It seems that the short list of war aims approved by the United Nations, centering on liberating Kuwait, was a victim of Saddam Hussein's intransigence and was set aside even as the first bombs fell on Iraq.
In its place President Bush is now well on the way to substituting the long list embraced by the United States, centering on getting rid of Saddam Hussein, his army and his arsenal. His announcement of attack on Jan. 16 made clear that nothing less would justify the expenditure of blood and treasure about to follow. Public anger over Iraq's Scud strikes and mistreatment of POWs broadened public acceptance of the president's new approach.
Assuming allied military success, the switch transforms the postwar political scene. The first difference is that Saddam and Iraq, far from being restored to the circle of those making decisions on the future, are likely to have little or no place at the table and to be much more an object of the circle's decisions than a participant in making them.
The second difference is that inevitably the victorious allies are going to be more interested in the Arab-Israeli end of peacekeeping than the Persian Gulf end. This has some particular consequences for the Gulf.
Everyone will breathe a sigh of relief if Saddam and Iraq are cut down to size. But one major Gulf party, Iraq, will be left to a succession struggle that promises to be messy if not prolonged. Iraq's neighbors may be tempted to intervene in this struggle to affect the outcome, or to keep the pot boiling or otherwise to assert an interest, even a territorial one. An unstable region may become more unstable.
In the Iran-Iraq war, outsiders, including the United States, got careless about maintaining a regional balance of power and allowed Iraq to end up too much on top. The understandable and necessary drive to reduce Saddam could revive the same carelessness now. Yet though the United States is aware of this risk, it cannot possibly want to take on the lead job of policing or organizing the postwar Gulf. It is not our job, it is not our Gulf. Neither the Arab nor the American publics can possibly care to see an extension of the American role.
The thankless task of asserting the international interest in settling down the Gulf is a natural for a United Nations restored to able political duty by its experience in the current crisis. With the passing of the special explosiveness caused by Saddam's special ambition and weaponry, the region can perhaps be given over to others' running care.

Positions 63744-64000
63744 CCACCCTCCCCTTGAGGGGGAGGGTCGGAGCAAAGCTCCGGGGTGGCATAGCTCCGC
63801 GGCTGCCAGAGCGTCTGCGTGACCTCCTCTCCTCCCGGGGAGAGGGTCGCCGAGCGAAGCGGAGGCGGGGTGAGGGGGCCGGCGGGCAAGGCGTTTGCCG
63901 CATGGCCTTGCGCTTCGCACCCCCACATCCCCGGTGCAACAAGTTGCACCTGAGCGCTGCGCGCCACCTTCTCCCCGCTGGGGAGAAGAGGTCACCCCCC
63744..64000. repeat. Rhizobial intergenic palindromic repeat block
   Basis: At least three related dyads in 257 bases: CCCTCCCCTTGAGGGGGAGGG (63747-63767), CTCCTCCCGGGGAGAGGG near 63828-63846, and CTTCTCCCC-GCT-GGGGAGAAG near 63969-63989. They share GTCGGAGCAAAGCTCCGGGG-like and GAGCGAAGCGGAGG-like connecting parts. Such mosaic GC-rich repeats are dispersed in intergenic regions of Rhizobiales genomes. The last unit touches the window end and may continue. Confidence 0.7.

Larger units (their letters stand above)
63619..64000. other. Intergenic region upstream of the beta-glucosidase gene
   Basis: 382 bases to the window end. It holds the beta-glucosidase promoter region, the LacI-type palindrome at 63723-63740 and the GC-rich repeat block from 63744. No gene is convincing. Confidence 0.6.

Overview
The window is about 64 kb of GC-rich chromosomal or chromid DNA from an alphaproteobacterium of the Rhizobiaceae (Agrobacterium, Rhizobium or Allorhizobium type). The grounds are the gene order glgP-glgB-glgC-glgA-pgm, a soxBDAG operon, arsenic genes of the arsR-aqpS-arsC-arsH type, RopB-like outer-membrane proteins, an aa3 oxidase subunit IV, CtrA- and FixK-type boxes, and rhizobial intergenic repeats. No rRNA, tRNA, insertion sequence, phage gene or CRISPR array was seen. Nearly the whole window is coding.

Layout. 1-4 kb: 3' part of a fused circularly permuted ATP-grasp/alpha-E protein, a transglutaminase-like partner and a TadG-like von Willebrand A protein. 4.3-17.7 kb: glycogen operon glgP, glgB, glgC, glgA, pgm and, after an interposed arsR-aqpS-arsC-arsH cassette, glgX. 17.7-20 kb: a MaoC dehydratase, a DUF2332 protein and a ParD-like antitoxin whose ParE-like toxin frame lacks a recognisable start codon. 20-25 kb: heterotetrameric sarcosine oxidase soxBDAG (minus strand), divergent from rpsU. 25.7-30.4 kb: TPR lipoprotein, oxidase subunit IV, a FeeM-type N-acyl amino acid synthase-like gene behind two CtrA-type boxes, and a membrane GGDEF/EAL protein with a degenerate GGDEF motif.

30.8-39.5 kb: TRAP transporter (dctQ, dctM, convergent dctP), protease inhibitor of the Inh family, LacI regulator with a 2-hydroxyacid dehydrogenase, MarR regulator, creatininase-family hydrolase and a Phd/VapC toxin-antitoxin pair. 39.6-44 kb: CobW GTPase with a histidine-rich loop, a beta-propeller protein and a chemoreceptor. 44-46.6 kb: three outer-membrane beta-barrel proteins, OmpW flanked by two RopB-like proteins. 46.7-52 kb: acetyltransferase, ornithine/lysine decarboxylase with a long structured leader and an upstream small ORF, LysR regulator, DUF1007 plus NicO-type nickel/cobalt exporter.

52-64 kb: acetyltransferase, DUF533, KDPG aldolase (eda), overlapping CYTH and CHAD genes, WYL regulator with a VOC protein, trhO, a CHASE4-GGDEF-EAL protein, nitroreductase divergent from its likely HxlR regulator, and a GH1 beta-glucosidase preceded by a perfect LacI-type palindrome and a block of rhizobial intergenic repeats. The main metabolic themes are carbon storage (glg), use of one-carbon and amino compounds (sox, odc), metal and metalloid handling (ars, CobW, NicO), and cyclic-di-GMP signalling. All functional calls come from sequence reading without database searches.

The Arab-Israeli dispute is another cup of tea -- an American cup of tea. The historical American interest in Israel makes it so. Political rewards, as well as perils, beckon. In turning to this issue after the war, Bush would be renewing his own, war-interrupted policy focus. But he would be doing so with several enormous new advantages.
As leader of a successful alliance to defend Arab states, he could expect recognition as a potential peacemaker, if not in the Arab "street" (whatever its weight turns out to be), then among those states, which will carry the prime burden of Arab conciliation with Israel. In Israel he could expect similar recognition on the basis of having successfully assisted in the country's defense and displayed exceptional American constancy.
Bush could build first on the war's demonstration, if it comes to that, of implicit Arab-Israeli strategic cooperation. Arabs constitute the first regional line of defense against Iraq, Israel is the last; both of them prefer stability, fear radicalism and tilt to America and the industrialized democracies.
Will there be worthy negotiation-minded Palestinians available to pick themselves up out of the debris of defeat in which the PLO and its leadership, by embracing Saddam, have left the Palestinian national movement?
Will there be worthy negotiation-minded Israelis available to rise above the debris of an alliance victory? To move on to the hard decisions of territorial renunciation and political compromise that Israel must take if it is to meet its overwhelming opportunity and obligation to welcome a million new Soviet Jewish immigrants?
On the military front now, officials insist that everything is proceeding "on schedule" and "as we expected." You don't have to accept all these assurances uncritically to want to see some more specific evidence of anticipation emerging on the political front. Is it wishful to think a historic moment may be coming? Or is it myopic not to?